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Draft London Plan EiP: Design – fit for purpose?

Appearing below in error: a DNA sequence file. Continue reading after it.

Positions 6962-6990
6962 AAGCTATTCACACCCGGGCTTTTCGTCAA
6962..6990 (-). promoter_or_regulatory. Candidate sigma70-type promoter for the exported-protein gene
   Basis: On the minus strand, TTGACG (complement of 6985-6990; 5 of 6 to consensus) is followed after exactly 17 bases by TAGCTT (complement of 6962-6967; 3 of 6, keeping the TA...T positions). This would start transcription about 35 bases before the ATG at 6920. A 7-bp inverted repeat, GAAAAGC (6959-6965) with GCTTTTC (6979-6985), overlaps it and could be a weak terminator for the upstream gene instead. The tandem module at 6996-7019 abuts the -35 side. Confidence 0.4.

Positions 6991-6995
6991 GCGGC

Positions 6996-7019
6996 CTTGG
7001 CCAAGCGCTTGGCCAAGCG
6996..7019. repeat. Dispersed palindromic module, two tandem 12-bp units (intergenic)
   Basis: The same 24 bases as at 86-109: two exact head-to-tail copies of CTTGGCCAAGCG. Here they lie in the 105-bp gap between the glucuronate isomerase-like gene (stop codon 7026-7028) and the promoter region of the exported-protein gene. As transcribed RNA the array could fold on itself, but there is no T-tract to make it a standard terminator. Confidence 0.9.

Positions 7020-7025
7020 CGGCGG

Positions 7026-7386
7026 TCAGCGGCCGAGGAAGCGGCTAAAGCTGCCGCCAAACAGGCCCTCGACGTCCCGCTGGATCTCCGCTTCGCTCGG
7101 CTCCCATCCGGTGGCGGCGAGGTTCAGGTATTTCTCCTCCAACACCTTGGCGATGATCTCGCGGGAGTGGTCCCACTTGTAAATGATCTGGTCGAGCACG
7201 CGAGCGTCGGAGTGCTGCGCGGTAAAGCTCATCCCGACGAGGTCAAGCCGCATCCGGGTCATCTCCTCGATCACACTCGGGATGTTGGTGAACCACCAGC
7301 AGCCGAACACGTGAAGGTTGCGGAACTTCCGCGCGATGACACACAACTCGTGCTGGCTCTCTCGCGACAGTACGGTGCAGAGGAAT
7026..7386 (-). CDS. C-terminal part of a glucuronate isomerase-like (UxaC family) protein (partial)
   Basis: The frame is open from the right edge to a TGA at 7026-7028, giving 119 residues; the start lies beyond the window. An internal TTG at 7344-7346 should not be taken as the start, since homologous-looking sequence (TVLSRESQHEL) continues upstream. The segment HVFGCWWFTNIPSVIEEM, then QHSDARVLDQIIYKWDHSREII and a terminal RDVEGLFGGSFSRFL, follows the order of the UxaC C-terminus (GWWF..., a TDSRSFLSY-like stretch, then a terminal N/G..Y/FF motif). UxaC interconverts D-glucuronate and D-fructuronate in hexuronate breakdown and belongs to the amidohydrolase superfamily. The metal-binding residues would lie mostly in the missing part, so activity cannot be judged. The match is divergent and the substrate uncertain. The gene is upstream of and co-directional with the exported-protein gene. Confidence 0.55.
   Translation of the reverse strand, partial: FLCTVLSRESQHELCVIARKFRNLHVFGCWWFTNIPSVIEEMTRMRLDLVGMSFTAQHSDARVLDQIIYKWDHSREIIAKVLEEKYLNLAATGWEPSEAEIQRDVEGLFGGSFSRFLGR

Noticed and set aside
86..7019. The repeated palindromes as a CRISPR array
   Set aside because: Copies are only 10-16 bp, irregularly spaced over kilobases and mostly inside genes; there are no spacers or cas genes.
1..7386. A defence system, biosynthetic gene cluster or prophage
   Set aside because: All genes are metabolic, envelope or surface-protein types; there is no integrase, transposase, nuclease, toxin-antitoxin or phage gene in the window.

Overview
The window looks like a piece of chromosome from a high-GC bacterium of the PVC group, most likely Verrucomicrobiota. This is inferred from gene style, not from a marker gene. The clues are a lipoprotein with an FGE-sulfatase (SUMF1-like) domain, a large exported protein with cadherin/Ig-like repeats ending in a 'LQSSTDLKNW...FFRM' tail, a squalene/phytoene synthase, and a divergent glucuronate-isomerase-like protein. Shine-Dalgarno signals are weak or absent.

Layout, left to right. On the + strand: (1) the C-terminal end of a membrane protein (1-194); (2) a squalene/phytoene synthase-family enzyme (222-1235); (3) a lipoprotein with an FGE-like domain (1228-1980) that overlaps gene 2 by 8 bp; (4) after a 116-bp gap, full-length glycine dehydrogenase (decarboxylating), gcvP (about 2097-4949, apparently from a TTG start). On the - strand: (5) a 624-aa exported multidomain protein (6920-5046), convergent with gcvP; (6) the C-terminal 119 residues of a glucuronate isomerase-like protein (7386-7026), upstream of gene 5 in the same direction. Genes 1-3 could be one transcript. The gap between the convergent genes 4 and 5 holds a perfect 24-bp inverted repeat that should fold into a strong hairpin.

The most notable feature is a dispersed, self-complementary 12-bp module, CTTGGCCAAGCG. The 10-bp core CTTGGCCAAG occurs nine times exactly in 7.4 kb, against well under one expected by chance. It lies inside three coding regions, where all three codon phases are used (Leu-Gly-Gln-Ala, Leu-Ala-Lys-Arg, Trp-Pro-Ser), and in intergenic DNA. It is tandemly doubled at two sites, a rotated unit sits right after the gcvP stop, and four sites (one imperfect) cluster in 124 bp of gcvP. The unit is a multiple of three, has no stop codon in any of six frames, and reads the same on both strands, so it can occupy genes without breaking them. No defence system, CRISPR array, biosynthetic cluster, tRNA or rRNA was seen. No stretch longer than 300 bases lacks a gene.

Lichfields is currently monitoring the draft London Plan Examination in Public (EiP), which is scheduled to last until May 2019, and will report on relevant updates as part of a blog series. The sixth blog of the series focuses on the hearing sessions for draft policies D1-D3 and the Plan’s approach to delivering good and inclusive design, which took place on 5 March 2019. Whilst historically London has tended to eschew any comprehensive vision or design, with the Mayor hoping to deliver 65,000 new homes a year within the city’s existing boundaries, having a robust design framework in place will be critical to achieving that level of growth sustainably. However, in a city as large, complex and contradictory as London, setting city-wide policies which are effective, yet sensitive to local context is always going to be a challenge. The difficulties of this were laid bare during the EiP hearing session on delivering good design which specifically focused on policies D1-D3 [i] of the draft new London Plan. Well intentioned, though too detailed Perhaps unsurprisingly, most participants at the session felt that design would play a vital role in delivering sustainable growth and achieving broader social goals within London - although there was a wide range of views as to how effective the policies within the draft Plan would be in achieving this. The Home Builders Federation (HBF) considered Policy D1 overly wordy and difficult to navigate. The policies created little in the way of certainty as to what was expected of developers or how this would be assessed. Broadly speaking, these issues were echoed by London First, who agreed that the level of detail imparted was unnecessary. It was also held that the principles outlined in D1, which cover issues such as density, public space and accessibility, could hardly be considered London specific, and that they were more or less a reiteration of existing guidance published by (the now defunct) CABE and Design Council, already in widespread use. Defending these points, the Greater London Authority (GLA) noted that the design principles outlined in D1 were based on past research undertaken on behalf of the Mayor’s team [ii]. Whilst they could be interpreted as being broad, the GLA argued that they are a pragmatic response to the fact that not all local authorities have explicit design guidance in place – in their absence they can help guide decisions and provide greater clarity to developers.The GLA also maintained the view that Policy D2 did encourage local authorities to consult widely when collecting evidence to support local design documents. Interestingly, they also confirmed that the Mayor was in the process of producing supplementary guidance on housing design standards which would be published “in due course”. Are the policies genuinely inclusive? On inclusive design, a number of participants felt the way this was conceptualised in the draft Plan focused too heavily on physical impairments and disabilities. For example, a representative for the NHS Clinical Commissioning Group argued that far greater consideration should be given to how cognitive and sensory impairments are accounted for. Inconsistencies were also raised as to how inclusiveness is defined in policy D3 and within the glossary. The GLA took these comments on board and confirmed they would review these points.Others called for greater consideration of economic exclusion, alongside access to local services and amenities; it was also considered whether the social heritage of place should be given greater status; and more generally, whether the policies focused too heavily on the physical dimensions of urban design. There was some discussion on the use of planning conditions to ensure public access to the private realm, though the GLA felt that many of these other points were addressed in other sections of the Plan. The GLA also stated that whilst the draft Plan’s design policies did focus on the physical aspects of the built environment, these qualities have a very real impact on people’s individual experiences of the city, affecting our mobility, perceptions of safety and personal comfort and well-being. Scrutinising design scrutiny In terms of scrutiny, concerns were raised over design review policies at D2 F and G. Many felt the policies focused too heavily on schemes referable to the Mayor, whilst the thresholds associated with such schemes were thought as being relatively arbitrary from a design perspective. A representative for the City of London Corporation stated that most new developments in the City are taller than the 30m threshold, as a result they have extensive in-house experience and resources. It was felt onerous to require additional review from external independent experts, especially given that they already consult widely with other design and heritage bodies when scrutinising taller schemes. However, this point was addressed by the GLA in its written statement (and subsequent minor suggested amendment to Policy D2 F), which clarified that ‘design review does not need to be undertaken by external panels; if boroughs follow the processes set out in the Policies, this can be done in-house’. Countering this, the Design Council felt that many schemes below the threshold would benefit from design review; although the reviews focused too heavily on individual buildings in isolation, with not enough attention paid to the cumulative impact that multiple new developments can have on an area. Beyond this, it was noted that the policies should be more explicit as to when a local authority should request development proposals to undergo an independent review. Also, wider concerns raised over the lack of consistency, as well as the quality of feedback and advice given at design review, with calls for greater standardisation across the board. A need for more (local) design guidance Whilst design reviews are often a useful exercise, it is worth noting that less than 1% of schemes in London are subject to the process [iii]. The design of most schemes will be judged by planners against the policies set out in the development plan. relevant guidance and any other material considerations. Many participants recognised this and felt that design quality was best secured through the production of clear local guidance, either in masterplans or design codes. Extract from the Mayor of London’s Design Review Survey reveals the small proportion of planning applications that undergo design review Where these are in place, design requirements can be factored into the development process from the onset, and accounted for in the price paid for land. Frontloading design would also allow for greater levels of engagement and community buy-in. It was held by many that the GLA’s efforts were best placed providing guidance and resourcing to support this, whilst ensuring that planners were equipped with the skills and expertise needed to properly appraise the design of schemes and push for better placemaking. Problems of resourcing and skills Whilst Policy D2 D does encourage the creation of supplementary design tools, overall, many felt that local authorities did not have the sufficient in-house expertise or skills to produce these. Also, local character appraisals, guidance and design codes would take significant resourcing and funds to undertake, whilst there would be a significant lag before these policies had any effect. The GLA were sympathetic to resourcing constraints, though drew attention to the efforts being made by some London authorities. It was agreed that there was a need for existing planners to be upskilled, whilst more design specialists needed to be recruited. The GLA noted that it was raising the profile and importance of design in local authorities via schemes like Public Practice which it is currently expanding, and that the Homebuilding Capacity Fund would also help build the skills at local authority level. The Mayor’s Good Growth by Design programme hopes to address the challenges facing London’s built environment, by helping to ensure appropriate standards are in place, building capacity, supporting diversity, and championing good design Next steps Overall, it seems the Mayor and his team will have a lot to consider moving forward. Like many other sections of the Plan, the design policies would likely benefit from being cut back, referring more explicitly to guidance, and concentrating specifically on matters of strategic importance. Ensuring that new development meets high design standards will largely be down to London Boroughs. As stated, this will be dependent on the willingness of local authorities, whether there are robust local policies and planning tools in place, and having the staff with the necessary design skills in place, to produce guidance and make sound planning decisions. With much of this dependent on resourcing and funding, the Mayor will be somewhat constrained by funding agreements with central Government. The issues discussed at the session must also be understood in the context of the wider suite of policies included in the draft Plan’s design chapter, which cover a range of inter-related issues, including density, tall buildings, the public realm. These will arguably have as much, if not greater, impact on how London looks and feels in the future. Whilst a final version of the London Plan still seems a long way off, it was reassuring to see high levels of engagement on the subject of design, and a genuine willingness from all to strive for higher standards of placemaking across London. [i] Mayor of London, draft new London Plan: Chapter 3 - Design, Policy D1-D3[ii] 'Public Space Public Life' study in London 2004, conducted by Gehl Architects for 'Central London Partnership' and 'Transport for London'[iii] Mayor of London, Planning Capacity Survey See our other blogs in this series: Draft London Plan EiP: A new hope for industrial land? Draft London Plan EiP: Heritage and culture are now dusted Draft London Plan EiP, Affordable Housing: 3D snakes and ladders Stand and deliver… Draft London Plan EiP: ‘Willing Partners’ or not? Lichfields will publish further analysis on the draft London Plan Examination in Public in due course. Click here to subscribe for updates. This blog has been written in general terms and cannot be relied on to cover specific situations. We recommend that you obtain professional advice before acting or refrain from acting on any of the contents of this blog. Lichfields accepts no duty of care or liability for any loss occasioned to any person acting or refraining from acting as a result of any material in this blog. © Nathaniel Lichfield & Partners Ltd 2019, trading as Lichfields. All Rights Reserved. Registered in England, no 2778116. 14 Regent’s Wharf, All Saints Street, London N1 9RL. Designed by Lichfields 2019. Image credit: Paul Hudson